South Africa: New medium-term budget explained
November 19, 2021
After postponing its presentation twice, on 11 November the government set out the FY 2021–2022 medium-term budget policy statement before parliament, reaffirming its commitment to fiscal consolidation and to bringing debt stocks back to a sustainable level. However, several risks could hinder the stabilization of debt levels, including pressure on the government over the public wage bill, slowing economic growth, waning reform momentum and potential credit rating downgrades.
The more ambitious deficit reduction comes against an improved growth outlook amid the easing of Covid-19 restrictions—with the government expecting the economy to return to pre-pandemic levels in 2022—and greater revenue prospects resulting from higher commodity prices and increased tax income. Moreover, the government upgraded its near-term economic growth expectations, now anticipating the budget deficit to narrow to 7.8% of GDP for the current fiscal year—which runs until March 2022—compared to 9.3% of GDP in February.
Meanwhile, barring no major shocks or unbudgeted spending commitments, the gradual reduction of the deficit will continue in the coming years, with a projected shortfall of 6.0% of GDP in the next fiscal year and 5.3% of GDP in FY 2023–2024. For FY 2024–2025, the government has penciled in a spending gap of 4.9% of GDP. By consolidating its budget deficits, the government aims to reach a primary fiscal surplus, thus ultimately ending the fiscal consolidation path.
Regarding debt, the government still sees the debt-to-GDP ratio increasing in the coming three years, while the current fiscal year’s forecast was revised to 69.9% of GDP (February: 80.3% of GDP). Meanwhile, the peak and stabilization of debt is now seen at 78.1% of GDP in FY 2025–2026, which is when the Treasury aims to achieve a primary surplus.
With regard to spending, debt-servicing costs are seen increasing further over the medium term due to the persistent main budget deficit, a weakening currency and higher interest rates. Covid-19 social relief will also remain a key pillar of expenditure, with support measures set to remain in place until March 2022. However, the fiscal framework does not include any additional support for state-owned companies.
That said, achieving the government’s projections will rely heavily on uncertain negotiations with public sector trade unions, while social and political factors, such as a high unemployment rate and elevated inequality levels, will pose hurdles for large expenditure cuts. Commenting on policies that the government intends to tackle, Andrew Matheny and Bojosi Morule, economists at Goldman Sachs, explained:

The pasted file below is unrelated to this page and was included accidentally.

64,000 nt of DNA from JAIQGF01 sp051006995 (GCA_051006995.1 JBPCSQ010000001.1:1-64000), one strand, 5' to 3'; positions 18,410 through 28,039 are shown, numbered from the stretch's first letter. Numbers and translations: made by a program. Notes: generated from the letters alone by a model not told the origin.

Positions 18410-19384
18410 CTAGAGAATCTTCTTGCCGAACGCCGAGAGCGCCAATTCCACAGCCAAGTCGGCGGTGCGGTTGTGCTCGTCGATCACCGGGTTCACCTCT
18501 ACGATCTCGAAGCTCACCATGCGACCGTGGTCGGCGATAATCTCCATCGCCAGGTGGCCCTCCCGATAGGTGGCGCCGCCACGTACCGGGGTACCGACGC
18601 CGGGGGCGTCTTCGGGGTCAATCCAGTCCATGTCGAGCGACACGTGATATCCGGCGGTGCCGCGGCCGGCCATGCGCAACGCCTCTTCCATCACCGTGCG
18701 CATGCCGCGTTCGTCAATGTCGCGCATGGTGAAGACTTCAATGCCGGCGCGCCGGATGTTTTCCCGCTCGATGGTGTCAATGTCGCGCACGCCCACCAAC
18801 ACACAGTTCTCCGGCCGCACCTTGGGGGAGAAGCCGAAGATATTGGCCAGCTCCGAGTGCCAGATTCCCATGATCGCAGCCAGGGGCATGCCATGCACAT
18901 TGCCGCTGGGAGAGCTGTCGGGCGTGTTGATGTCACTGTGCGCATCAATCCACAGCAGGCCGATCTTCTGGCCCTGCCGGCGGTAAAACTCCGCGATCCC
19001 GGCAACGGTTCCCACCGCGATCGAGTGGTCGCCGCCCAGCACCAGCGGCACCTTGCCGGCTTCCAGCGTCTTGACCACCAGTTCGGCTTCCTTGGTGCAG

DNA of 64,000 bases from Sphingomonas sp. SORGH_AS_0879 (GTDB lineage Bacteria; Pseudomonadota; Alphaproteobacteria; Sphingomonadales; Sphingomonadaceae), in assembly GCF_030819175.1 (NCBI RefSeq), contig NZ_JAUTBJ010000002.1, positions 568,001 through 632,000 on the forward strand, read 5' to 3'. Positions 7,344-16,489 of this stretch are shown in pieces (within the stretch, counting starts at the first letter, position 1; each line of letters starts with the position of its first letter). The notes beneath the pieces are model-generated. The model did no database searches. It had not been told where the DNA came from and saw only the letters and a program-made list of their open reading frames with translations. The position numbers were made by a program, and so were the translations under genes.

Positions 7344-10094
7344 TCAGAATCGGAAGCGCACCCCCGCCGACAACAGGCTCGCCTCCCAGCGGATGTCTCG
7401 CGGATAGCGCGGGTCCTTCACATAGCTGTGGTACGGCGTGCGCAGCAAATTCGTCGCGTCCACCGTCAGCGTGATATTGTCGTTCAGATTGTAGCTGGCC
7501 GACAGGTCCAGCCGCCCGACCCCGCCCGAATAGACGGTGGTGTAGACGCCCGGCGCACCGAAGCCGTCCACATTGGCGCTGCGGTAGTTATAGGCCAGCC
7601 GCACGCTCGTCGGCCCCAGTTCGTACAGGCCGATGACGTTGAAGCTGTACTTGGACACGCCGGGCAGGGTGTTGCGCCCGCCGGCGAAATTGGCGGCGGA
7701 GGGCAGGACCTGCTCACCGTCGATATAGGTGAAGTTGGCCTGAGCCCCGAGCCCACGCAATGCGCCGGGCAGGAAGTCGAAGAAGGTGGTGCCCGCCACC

“On structural reforms, Minister Godongwana emphasised developments in rail logistics (corporatisation of Transnet and allowing third-party freight access for private operators by end-2022), progress on the spectrum auction and e-visas that will be rolled out by March 2022. In the energy sector, the speech focused on developing renewable energy capacity to diversify primary energy sources and reduce reliance on Eskom, as well as on allowing private power generators to sell directly to customers.”
Meanwhile, Sonja Keller and Sean T. Kelly, analysts at JPMorgan commented:
“We view the Medium-Term Budget Policy Statement (MTBPS) as striking the appropriate balance between structural spending restraint and windfall gains in an economy with still considerable slack. […] We see some upside risk to the near-term revenue outlook, yet beyond the next two years the likely downside risk from delayed structural reforms and soft trend growth probably dominates. In our view, the targeted small primary surplus in FY 2024 may not yet suffice to steady debt-to-GDP, against Treasury forecasts, though the debt rise should substantially slow. All-in-all, we believe the update in the MTBPS presented by new finance minister Godongwana was broadly in line with our pragmatic expectation, but with a somewhat firmer commitment to navigate spending pressures than we anticipated and some cushions built in.”
Author: Marta Casanovas , Junior Economist